? Music critics consider you to be one of the most important French organists of the younger generation. Aren’t early plaudits of this kind an impediment to an artist’s ongoing development?
MH The process of reaching maturity as a musician is of great importance. If it unfolds in the right way, it can be compared with a “crescendo.” You should not take things too quickly and you must not fall prey to marketing hype and promises not related to your specialization. Too many young musicians have appeared on the concert podium only to disappear from sight a few years later because they forced their development.
? You were raised in a family which did not surround you with music to promote your musical gifts. How was your talent discovered?
MH Since I was not raised in a family of musicians but in a working class family where music never played a role, it took me a long time to assert myself. I discovered music on my own at a late stage, but I never wanted to do anything else except music. I overcame all resistance and began studying the organ; enrolling at the conservatory meant having to give up my schooling because I left school quite early. But the hard work is bearing fruit: I am becoming successful, and that is very reassuring for my parents, for they were concerned about my future.
? Where did you study?
MH I began my studies in Montelimar in 1995 with Pierre Simonet. He was the one who opened the door to music for me. It is true that he is no great “technician” but a true, instinctive musician. Then I went to the conservatory in Marseilles where I worked with André Rossi. With him I mainly worked on Early Music repertory, in which he excelled. Because I found this repertory so appealing I continued with Norbert Pétry in Metz. Then, during a competition, I met Louis Robilliard, with whom I am studying now. He is one of the greatest organists that has ever lived. He introduced me to the literature of the nineteenth and twentieth centuries.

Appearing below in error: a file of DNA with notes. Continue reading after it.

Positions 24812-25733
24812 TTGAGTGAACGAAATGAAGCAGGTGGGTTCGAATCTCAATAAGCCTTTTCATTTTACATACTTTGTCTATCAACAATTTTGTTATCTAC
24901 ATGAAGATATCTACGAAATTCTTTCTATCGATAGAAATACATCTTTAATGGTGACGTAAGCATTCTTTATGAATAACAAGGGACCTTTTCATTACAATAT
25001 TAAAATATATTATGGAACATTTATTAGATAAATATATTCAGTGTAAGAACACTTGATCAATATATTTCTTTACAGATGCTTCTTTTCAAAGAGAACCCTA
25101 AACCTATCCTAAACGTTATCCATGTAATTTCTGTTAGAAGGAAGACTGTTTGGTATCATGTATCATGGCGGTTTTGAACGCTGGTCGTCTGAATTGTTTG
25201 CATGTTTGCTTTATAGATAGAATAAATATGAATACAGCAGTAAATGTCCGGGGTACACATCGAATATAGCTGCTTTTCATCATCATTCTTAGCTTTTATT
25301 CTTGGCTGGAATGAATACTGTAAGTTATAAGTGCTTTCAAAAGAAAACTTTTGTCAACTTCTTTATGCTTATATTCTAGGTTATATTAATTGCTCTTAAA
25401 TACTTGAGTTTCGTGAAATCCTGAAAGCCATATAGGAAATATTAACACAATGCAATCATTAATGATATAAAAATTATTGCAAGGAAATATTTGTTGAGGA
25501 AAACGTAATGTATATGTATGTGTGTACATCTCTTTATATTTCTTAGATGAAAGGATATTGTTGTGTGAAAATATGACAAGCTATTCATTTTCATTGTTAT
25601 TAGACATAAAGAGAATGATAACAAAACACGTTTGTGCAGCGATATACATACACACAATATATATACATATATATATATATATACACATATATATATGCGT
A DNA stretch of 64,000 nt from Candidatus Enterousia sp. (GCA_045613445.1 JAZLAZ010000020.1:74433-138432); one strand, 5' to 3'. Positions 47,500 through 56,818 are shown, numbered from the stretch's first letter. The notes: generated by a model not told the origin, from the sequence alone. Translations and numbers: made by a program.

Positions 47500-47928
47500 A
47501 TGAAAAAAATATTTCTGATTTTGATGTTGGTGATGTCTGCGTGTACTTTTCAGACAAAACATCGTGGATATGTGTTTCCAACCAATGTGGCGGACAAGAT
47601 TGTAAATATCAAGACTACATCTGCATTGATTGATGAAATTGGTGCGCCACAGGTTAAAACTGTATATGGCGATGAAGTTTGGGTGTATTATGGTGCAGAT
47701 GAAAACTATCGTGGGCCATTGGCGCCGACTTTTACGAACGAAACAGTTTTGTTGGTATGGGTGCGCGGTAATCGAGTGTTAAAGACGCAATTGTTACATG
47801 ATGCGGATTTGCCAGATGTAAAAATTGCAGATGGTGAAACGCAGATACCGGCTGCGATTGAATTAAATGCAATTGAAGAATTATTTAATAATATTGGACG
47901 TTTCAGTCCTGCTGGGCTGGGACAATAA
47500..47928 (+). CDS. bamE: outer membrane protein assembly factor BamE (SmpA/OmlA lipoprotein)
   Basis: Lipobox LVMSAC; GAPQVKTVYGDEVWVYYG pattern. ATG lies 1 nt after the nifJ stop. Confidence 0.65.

? The great French organists pursued their careers in Paris or Lyon. Why did you return to Grignan?
MH It is true that Paris and Lyon are two large cities with a flourishing cultural life that have been the jumping off point for a large number of organists. There are undoubtedly more opportunities to become well-known there. I initially wanted to stay in Grignan because of family ties; at the same time, I am extremely fond of the organs in the region and the whole interest in the organ that has emerged in recent years, also in part due to my efforts. I have now been the organist at the Collégiale in Grignan for thirteen years; this has given me very great opportunities for practicing because the organ there is available to me at any time. This allowed me to appear more frequently in recitals and concerts in the region. Nevertheless, I hope that this regional focus will not keep me from developing a career in France and perhaps also very soon internationally as well.
? In 2007 you won Second Prize at an organ competition in Paris bearing the name of the most influential French organ teacher, Marie-Claire Alain. That could have motivated you to stay in Paris.
MH I did not want that. I preferred to return to Grignan. I was already well known here in the region. And winning the prize also gave me a national reputation. At the competition I realized how tough the competition is in Paris. ? How strongly attached do you feel to the French tradition? Aren’t you also searching for an approach lying outside the bounds of tradition?
Interview: Felix Schmidt
French Organ Music
Works by A.-P.-F. Boely and C.-B. Balbastre
Maxime Heintz, Organ